This is an open label study of 44 adult outpatients with generalised anxiety disorder treated with a fixed-dose of Mirtazapine. The authors begin by introducing Mirtazapine as a NaSSA (Noradrenergic and specific serotonergic antidepressants) which inhibits autoreceptors and 5-HT2/5-HT3 receptors. In the study, people were recruited from the psychiatric liaison service. Exclusion criteria included comorbid mental illness and previous ECT or other psychotropic medication within the previous 6 months. A Hamilton-Anxiety score of at least 20 was required for entry. 44 people were enrolled. If people dropped out, then their last results were carried forwards for the purposes of analysis.
They found a mean reduction from baseline of 63% on the HAM-A Total and similar scores for the psychic and somatic subscales. Response was defined as a greater than 50% increase in the HAM-A Total and 1 or 2 on the Clinical Global Impression Scale. 35 people were responders and 9 were non-responders which initially sounds quite good as the mean duration of illness was just over 12 years! There were symptom improvements as early as the first week. The most common side-effects were appetite and weight gain (25%) as well as drowsiness (20.5%).
One of the difficulties with this study is of course the lack of a placebo group. The authors mention this in the discussion. On one level however, this is exactly what we see in practice. When the psychiatrist prescribes a medication, the patient’s response will result from the biological properties of the medication and the so-called ‘placebo-response’. In this sense, we could predict from this study that if we measured people’s responses in a clinical scenario with HAM-A scales then over 12-weeks roughly 80% of people should be responders. It’s a little more tricky to extrapolate some of the other figures as no confidence interval is included for the HAM-A reduction. We might ask, ‘does it matter that it’s a placebo response?’. The real issue is what harm can the medication do and can we appropriately judge the risk-benefit ratio. In the same way that the placebo effect applies to the benefits of a medication, so too does it apply to the side-effects. Thus the weight gain and drowsiness may be partly attributable to this effect although they are well documented side-effects of Mirtazapine. Lastly, the study was only 12-weeks long, a relatively small proportion of the 12 years of illness duration and so as well as a placebo controlled trial, a prospective study would also be of benefit.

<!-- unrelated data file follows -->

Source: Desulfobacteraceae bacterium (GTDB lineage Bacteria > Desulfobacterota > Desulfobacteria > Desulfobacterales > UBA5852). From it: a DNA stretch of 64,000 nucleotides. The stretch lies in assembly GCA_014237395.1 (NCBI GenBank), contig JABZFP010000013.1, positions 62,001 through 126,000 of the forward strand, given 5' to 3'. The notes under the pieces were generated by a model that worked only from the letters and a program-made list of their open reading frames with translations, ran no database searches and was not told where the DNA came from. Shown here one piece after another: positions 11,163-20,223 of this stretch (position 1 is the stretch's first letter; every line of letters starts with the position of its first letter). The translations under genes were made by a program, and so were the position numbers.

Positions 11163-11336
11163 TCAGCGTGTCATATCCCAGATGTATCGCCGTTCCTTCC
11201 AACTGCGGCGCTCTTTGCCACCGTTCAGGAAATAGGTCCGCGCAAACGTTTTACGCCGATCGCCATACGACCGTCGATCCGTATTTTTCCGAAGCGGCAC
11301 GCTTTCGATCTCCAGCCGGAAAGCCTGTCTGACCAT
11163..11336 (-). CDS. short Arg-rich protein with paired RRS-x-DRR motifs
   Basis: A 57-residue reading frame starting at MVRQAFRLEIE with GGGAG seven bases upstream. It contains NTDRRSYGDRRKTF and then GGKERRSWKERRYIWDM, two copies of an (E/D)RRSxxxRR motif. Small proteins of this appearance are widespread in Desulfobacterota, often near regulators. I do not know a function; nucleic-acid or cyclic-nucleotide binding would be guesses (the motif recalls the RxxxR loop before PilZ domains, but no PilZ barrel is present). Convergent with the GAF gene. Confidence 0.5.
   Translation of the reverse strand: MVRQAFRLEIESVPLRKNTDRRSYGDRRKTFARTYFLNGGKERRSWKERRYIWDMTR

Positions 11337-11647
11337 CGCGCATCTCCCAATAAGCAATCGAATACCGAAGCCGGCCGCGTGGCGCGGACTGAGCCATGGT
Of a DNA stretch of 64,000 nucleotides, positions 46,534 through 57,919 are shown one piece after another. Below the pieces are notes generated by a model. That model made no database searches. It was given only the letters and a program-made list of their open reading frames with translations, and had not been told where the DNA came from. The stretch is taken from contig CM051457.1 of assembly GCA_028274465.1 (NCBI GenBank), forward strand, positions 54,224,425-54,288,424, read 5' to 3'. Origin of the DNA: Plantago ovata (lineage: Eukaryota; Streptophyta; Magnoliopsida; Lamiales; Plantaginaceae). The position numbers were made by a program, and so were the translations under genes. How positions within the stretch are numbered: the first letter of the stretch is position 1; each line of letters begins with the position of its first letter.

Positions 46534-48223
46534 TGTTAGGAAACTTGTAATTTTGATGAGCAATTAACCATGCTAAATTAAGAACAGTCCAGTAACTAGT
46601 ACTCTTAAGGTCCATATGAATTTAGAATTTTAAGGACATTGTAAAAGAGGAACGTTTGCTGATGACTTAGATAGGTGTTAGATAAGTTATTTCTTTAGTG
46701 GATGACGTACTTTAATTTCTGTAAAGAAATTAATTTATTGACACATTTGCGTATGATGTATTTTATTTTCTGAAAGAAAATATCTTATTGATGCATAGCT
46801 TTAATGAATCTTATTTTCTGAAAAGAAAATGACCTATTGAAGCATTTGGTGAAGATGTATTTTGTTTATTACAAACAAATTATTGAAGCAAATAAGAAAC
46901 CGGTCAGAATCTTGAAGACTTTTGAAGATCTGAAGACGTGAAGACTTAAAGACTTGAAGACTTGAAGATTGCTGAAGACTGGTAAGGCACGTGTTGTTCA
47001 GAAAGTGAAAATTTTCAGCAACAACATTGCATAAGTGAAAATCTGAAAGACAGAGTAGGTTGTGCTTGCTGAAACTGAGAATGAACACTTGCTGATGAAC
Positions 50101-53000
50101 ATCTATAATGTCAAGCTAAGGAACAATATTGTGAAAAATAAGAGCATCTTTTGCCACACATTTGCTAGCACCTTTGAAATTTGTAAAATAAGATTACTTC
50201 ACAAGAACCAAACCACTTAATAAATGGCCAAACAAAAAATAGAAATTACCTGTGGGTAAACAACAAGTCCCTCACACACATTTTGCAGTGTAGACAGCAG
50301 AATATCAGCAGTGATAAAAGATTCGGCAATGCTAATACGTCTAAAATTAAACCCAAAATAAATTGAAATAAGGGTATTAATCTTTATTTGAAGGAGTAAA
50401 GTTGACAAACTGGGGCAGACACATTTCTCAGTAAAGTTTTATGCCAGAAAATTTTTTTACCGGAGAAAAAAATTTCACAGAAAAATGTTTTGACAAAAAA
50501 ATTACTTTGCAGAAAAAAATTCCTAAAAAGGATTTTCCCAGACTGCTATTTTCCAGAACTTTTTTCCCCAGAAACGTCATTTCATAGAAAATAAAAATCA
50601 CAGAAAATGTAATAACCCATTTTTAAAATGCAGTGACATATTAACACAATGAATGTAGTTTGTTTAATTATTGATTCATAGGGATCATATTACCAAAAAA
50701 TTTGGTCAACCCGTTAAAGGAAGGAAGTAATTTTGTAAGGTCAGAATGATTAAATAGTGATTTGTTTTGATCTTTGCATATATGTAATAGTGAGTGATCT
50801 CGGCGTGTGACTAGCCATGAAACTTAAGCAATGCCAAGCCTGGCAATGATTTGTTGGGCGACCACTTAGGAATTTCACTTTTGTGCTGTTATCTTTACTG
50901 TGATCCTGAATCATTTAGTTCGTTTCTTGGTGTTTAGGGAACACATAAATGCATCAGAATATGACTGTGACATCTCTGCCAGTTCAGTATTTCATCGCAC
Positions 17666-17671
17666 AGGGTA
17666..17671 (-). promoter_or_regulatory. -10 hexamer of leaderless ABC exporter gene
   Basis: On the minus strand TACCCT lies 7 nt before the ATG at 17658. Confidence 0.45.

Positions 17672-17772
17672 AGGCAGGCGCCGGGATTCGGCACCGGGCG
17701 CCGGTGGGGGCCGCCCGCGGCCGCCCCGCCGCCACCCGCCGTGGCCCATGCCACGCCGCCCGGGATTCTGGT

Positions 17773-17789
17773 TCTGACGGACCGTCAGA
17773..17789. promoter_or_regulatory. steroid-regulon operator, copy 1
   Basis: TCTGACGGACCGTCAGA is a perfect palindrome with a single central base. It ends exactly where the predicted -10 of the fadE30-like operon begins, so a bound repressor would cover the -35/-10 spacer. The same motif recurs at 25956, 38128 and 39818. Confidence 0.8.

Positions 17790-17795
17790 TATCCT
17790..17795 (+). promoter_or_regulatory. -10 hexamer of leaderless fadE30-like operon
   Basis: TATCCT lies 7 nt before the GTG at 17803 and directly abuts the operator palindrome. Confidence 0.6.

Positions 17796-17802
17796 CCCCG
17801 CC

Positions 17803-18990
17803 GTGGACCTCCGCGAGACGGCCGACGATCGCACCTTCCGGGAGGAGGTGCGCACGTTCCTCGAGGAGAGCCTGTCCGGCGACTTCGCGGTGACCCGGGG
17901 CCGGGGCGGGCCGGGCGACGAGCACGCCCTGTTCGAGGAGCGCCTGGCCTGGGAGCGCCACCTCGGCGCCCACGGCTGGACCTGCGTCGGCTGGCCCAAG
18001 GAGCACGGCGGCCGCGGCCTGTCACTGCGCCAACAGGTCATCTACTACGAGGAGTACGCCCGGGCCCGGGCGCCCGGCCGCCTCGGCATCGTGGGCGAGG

The study is a preliminary one, examining the question of using Mirtazapine in Generalised Anxiety Disorder and providing some useful results in the process.
Gambi, F et al. 2005. Mirtazapine treatment of Generalised Anxiety Disorder: a fixed dose, open label study. Journal of Psychopharmacology. 19(5). 483-487.
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